May 16, 2022

Articles - Tutorials

React v18 New Features Overview And Examples

One of The main purposes of The React team has always been improving the performance of react applications and providing more features and Apis to help the developers achieve that goal.

React v18, the most recent major react update, finally became available as a stable version about a month ago. this new version makes some out of the box improvements and offers new features for improving the performance of react web applications, most importantly the long awaited concurrent features. and it prepares the basis for the future updates.

I’ll do an overview of the new features of the latest stable version of React in this post with examples, which makes this post also a quick tutorial 😉.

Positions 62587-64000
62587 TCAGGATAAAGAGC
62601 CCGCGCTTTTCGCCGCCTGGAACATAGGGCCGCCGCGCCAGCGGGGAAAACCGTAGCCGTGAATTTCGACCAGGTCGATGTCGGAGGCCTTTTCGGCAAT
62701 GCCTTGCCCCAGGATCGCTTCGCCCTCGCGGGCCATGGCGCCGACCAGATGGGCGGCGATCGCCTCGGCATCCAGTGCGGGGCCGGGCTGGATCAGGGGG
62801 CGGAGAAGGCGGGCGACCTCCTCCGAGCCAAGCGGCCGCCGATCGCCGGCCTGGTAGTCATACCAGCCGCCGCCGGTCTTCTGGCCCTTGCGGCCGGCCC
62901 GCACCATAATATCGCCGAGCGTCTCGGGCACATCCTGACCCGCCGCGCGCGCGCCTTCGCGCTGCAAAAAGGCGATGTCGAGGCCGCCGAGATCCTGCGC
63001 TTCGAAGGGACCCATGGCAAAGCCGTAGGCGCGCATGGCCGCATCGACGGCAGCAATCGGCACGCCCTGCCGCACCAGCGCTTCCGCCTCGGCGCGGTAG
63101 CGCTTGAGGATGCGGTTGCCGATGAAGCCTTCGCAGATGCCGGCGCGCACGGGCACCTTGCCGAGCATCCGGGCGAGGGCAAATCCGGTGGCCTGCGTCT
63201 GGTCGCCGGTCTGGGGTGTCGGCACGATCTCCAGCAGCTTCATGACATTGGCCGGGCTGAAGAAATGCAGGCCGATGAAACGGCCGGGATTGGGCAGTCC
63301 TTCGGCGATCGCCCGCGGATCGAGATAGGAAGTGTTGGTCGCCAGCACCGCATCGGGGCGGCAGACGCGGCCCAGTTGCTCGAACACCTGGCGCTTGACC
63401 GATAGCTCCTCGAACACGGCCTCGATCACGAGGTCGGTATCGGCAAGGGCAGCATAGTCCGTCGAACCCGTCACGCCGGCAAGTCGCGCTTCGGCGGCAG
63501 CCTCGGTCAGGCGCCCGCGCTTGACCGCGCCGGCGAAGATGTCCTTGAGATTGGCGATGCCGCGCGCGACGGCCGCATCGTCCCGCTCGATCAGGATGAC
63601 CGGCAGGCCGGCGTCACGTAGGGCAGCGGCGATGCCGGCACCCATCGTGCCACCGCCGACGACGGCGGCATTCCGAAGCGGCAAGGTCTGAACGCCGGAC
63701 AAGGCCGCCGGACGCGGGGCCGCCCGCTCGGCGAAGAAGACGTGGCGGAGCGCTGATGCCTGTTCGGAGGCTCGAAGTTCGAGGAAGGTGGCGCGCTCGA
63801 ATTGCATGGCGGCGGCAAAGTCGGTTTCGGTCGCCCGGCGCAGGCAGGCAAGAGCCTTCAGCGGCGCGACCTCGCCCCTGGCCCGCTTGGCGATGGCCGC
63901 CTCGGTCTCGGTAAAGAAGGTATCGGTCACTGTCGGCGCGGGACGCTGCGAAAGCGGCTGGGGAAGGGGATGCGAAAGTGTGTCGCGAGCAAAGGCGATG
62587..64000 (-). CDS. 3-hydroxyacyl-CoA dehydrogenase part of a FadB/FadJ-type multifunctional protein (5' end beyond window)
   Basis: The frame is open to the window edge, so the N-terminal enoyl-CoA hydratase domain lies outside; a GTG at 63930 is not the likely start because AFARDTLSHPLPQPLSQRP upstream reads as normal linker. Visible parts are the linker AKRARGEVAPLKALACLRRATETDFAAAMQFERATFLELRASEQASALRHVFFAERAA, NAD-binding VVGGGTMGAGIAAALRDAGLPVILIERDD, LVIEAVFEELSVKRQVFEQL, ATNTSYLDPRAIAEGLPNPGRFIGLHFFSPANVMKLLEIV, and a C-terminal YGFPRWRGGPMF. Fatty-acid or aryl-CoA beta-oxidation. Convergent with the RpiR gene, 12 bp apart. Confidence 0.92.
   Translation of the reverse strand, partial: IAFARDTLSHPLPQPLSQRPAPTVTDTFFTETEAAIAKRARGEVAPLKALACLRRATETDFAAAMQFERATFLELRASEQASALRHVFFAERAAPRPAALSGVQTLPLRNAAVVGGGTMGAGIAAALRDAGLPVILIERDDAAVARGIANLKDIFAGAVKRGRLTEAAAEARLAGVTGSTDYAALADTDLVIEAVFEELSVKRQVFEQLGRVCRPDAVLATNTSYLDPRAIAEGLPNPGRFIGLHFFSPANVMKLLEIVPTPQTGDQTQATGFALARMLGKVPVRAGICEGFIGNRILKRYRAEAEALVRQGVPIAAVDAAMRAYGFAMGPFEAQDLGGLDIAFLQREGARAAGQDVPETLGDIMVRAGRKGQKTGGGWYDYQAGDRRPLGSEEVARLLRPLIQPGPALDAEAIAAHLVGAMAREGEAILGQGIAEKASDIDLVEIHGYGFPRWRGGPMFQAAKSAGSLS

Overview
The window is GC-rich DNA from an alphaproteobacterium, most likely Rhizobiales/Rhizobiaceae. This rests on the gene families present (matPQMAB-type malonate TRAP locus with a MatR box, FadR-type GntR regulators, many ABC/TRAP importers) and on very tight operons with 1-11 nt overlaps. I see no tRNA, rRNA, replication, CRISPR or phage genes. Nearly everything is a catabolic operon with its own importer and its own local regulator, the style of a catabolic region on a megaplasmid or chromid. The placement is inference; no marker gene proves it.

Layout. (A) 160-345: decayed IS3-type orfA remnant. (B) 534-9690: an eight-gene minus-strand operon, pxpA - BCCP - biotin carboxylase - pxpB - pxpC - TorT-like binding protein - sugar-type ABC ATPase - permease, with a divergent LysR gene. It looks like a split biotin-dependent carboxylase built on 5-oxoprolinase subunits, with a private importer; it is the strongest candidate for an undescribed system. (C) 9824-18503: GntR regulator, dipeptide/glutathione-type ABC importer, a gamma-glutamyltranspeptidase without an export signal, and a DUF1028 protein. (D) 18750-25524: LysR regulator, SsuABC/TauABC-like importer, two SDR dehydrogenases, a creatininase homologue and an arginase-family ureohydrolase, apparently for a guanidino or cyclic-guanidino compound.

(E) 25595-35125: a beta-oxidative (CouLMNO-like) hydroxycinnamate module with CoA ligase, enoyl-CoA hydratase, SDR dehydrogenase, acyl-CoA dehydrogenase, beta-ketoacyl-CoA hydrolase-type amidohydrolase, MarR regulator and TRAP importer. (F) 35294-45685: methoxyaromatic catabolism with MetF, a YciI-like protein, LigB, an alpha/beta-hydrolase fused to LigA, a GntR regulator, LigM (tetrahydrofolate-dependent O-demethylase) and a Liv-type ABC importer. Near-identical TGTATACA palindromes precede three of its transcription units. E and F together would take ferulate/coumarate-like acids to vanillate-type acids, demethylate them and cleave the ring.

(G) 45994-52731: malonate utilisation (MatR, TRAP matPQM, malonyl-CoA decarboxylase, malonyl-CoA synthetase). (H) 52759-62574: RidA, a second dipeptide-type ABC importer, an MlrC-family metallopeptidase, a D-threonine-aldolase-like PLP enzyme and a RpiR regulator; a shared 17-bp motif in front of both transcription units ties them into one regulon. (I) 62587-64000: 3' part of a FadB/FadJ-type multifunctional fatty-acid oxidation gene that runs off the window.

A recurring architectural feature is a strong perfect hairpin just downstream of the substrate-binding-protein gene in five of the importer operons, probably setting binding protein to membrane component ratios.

Post related codes: CodeSandbox

The Root API and upgrading to React 18

Updating to v18 doesn’t break your existing code, using the root api, react gives us a gateway to the new features like concurrent rendering and we actually just opt-in.

Before getting started we have to update to react ^18 if you have an existing project and still haven’t updated the react version:

npm install react@18 react-dom@18

In order to use the new features of React 18 we have to use the new root api and ReactDOM.createRoot instead of ReactDOM.render to create a root in index.js(or index.tsx if you use typescript) like so:

// index.js
import React from 'react';
import ReactDOM from 'react-dom/clinet';
import App from './App';


const root = ReactDOM.createRoot(document.getElementById("root"));

root.render(<App />);

we have to import ReactDom from react-dom/clinet

Note that if you use Typescript, you have to update the @types/react-dom as well and handle the possibility of rootElement being null otherwise you’ll face TS type errors

This is how I got react v18 working with my existing react Typescript project:

npm i @types/react-dom@^18.0.0
// index.tsx
import React from 'react';
import ReactDOM from 'react-dom/client';
import App from './App';

const rootElement = document.getElementById("root")
if (!rootElement) throw new Error('root element not found!');